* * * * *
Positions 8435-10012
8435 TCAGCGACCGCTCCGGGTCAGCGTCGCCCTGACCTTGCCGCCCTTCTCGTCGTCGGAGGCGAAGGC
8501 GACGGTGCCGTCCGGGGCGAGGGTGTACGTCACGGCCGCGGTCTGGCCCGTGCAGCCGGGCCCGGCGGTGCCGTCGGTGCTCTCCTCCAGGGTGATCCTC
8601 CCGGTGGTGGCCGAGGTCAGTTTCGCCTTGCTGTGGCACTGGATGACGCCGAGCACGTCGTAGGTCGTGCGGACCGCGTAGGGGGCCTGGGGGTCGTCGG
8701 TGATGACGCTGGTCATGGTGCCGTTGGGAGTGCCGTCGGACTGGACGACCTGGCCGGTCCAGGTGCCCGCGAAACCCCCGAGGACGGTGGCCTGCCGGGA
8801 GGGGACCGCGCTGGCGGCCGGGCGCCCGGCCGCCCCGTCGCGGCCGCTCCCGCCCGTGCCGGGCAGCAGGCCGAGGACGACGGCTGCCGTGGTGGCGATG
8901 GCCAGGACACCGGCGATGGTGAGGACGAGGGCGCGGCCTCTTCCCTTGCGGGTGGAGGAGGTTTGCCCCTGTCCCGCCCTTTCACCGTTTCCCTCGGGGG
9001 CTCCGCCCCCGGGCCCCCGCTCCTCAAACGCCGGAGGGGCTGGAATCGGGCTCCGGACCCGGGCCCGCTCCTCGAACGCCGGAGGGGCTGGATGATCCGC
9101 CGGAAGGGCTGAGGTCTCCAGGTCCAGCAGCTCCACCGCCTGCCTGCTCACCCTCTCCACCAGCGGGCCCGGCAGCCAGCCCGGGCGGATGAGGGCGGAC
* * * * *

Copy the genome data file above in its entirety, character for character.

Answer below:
Positions 8435-10012
8435 TCAGCGACCGCTCCGGGTCAGCGTCGCCCTGACCTTGCCGCCCTTCTCGTCGTCGGAGGCGAAGGC
8501 GACGGTGCCGTCCGGGGCGAGGGTGTACGTCACGGCCGCGGTCTGGCCCGTGCAGCCGGGCCCGGCGGTGCCGTCGGTGCTCTCCTCCAGGGTGATCCTC
8601 CCGGTGGTGGCCGAGGTCAGTTTCGCCTTGCTGTGGCACTGGATGACGCCGAGCACGTCGTAGGTCGTGCGGACCGCGTAGGGGGCCTGGGGGTCGTCGG
8701 TGATGACGCTGGTCATGGTGCCGTTGGGAGTGCCGTCGGACTGGACGACCTGGCCGGTCCAGGTGCCCGCGAAACCCCCGAGGACGGTGGCCTGCCGGGA
8801 GGGGACCGCGCTGGCGGCCGGGCGCCCGGCCGCCCCGTCGCGGCCGCTCCCGCCCGTGCCGGGCAGCAGGCCGAGGACGACGGCTGCCGTGGTGGCGATG
8901 GCCAGGACACCGGCGATGGTGAGGACGAGGGCGCGGCCTCTTCCCTTGCGGGTGGAGGAGGTTTGCCCCTGTCCCGCCCTTTCACCGTTTCCCTCGGGGG
9001 CTCCGCCCCCGGGCCCCCGCTCCTCAAACGCCGGAGGGGCTGGAATCGGGCTCCGGACCCGGGCCCGCTCCTCGAACGCCGGAGGGGCTGGATGATCCGC
9101 CGGAAGGGCTGAGGTCTCCAGGTCCAGCAGCTCCACCGCCTGCCTGCTCACCCTCTCCACCAGCGGGCCCGGCAGCCAGCCCGGGCGGATGAGGGCGGAC